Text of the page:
After taking care of the deed, it could be that you are only entitled to the production payments from wells from the date you became owner of the mineral rights. Once the former owner pays his taxes, he may have a valid claim to the production up to the date he lost title to the property. After that, production passes on to each subsequent owner until the date you purchased your 50%. Unless you paid the former owner's taxes for him, I wouldn't expect to get any of his production until the date you actually acquired title to the mineral property.

The Payor on the well normally has the right to suspend payments on production from a well if there is any challenge to a title. This is one of the ways they make money...on the interest on these funds. Until you sign a lease with Devon or another participant in the well, you are operating legally under the statutes and the rights the state gives you as a royalty owner because there are no lease terms to dictate your relationship with Devon.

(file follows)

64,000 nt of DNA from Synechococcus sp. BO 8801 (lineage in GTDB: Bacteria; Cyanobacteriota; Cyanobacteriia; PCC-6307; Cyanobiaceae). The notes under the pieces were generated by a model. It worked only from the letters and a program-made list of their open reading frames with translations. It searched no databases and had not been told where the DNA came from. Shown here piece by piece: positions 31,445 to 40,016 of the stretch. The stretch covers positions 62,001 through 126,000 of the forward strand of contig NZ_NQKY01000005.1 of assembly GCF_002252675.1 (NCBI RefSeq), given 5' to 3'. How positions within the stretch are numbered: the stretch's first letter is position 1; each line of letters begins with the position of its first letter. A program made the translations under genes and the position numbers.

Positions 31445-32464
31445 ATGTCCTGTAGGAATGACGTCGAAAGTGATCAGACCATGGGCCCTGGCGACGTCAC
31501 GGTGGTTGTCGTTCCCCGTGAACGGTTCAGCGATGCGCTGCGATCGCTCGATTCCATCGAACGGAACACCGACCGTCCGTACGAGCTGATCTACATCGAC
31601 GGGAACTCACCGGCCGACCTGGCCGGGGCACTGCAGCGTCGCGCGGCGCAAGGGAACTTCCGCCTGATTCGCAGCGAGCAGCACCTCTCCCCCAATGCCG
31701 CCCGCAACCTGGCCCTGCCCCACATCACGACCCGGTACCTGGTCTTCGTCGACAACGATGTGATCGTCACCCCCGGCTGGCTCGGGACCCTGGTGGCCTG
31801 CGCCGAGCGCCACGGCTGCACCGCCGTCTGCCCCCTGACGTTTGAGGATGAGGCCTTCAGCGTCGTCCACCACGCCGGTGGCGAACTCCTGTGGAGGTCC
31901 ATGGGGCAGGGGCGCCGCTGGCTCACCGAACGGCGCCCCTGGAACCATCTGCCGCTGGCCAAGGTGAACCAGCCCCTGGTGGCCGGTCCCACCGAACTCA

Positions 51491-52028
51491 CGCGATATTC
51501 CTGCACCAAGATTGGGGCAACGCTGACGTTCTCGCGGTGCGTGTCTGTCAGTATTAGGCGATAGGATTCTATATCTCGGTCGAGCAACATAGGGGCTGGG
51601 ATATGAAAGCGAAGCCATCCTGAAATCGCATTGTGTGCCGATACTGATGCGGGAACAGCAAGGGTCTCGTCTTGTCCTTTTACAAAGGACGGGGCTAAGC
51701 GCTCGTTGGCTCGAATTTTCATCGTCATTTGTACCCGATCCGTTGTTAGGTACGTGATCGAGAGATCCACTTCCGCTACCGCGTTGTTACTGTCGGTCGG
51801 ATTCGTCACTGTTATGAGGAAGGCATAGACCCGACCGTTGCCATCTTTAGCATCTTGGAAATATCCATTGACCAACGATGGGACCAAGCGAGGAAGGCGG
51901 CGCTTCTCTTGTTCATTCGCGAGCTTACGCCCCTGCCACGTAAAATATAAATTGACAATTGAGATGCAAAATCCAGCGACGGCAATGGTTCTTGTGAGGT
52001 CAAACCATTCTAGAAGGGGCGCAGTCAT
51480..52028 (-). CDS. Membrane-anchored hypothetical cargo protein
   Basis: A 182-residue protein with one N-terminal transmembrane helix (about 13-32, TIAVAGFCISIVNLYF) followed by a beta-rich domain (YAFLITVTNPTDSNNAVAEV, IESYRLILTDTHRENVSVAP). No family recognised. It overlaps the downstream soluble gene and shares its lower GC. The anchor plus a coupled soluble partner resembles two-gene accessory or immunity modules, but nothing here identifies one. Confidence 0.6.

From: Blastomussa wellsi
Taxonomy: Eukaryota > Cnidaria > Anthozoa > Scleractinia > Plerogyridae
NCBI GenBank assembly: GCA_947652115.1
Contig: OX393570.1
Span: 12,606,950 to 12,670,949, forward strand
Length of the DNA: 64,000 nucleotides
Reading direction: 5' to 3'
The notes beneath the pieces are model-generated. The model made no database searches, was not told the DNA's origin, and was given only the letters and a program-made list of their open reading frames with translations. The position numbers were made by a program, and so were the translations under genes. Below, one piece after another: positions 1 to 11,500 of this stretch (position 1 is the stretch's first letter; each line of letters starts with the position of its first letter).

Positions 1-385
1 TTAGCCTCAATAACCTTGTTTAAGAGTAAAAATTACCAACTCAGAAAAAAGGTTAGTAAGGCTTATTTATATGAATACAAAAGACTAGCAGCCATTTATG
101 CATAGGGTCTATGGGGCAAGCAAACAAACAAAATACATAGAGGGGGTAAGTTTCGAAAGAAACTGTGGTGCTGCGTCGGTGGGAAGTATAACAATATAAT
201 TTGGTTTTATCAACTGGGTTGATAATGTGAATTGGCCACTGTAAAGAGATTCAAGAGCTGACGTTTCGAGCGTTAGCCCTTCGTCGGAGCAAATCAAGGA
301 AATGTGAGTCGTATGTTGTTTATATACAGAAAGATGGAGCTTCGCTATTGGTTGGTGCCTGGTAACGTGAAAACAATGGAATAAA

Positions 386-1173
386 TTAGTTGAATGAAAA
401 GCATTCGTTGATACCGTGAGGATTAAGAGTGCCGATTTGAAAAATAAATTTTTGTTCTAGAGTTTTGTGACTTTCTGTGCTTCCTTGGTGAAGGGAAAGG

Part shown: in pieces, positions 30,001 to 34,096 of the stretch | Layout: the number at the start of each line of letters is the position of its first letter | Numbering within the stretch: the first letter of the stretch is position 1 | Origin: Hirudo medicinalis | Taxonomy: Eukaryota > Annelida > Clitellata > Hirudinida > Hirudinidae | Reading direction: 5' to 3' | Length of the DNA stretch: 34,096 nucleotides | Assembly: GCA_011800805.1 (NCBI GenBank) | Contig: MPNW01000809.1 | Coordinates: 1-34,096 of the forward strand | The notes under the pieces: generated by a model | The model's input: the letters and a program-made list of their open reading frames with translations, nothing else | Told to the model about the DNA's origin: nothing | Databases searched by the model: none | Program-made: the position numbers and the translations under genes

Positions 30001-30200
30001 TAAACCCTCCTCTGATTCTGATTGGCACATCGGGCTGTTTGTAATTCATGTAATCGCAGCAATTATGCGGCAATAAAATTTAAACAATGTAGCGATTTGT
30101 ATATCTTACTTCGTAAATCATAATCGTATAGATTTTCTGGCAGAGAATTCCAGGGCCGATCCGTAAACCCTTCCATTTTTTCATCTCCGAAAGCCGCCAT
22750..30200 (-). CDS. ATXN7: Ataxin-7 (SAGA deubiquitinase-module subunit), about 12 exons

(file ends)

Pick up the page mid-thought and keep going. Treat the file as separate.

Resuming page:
You will also need to verify what you are finally paid for your production from the day you got title to the property to ensure you were paid all the monies owed you.

Once you get the deeding/title to the mineral rights straightened out, then the lease they are asking you to sign should be reviewed for language and that they have the correct legal description and % of interest, which in your case is 1/4.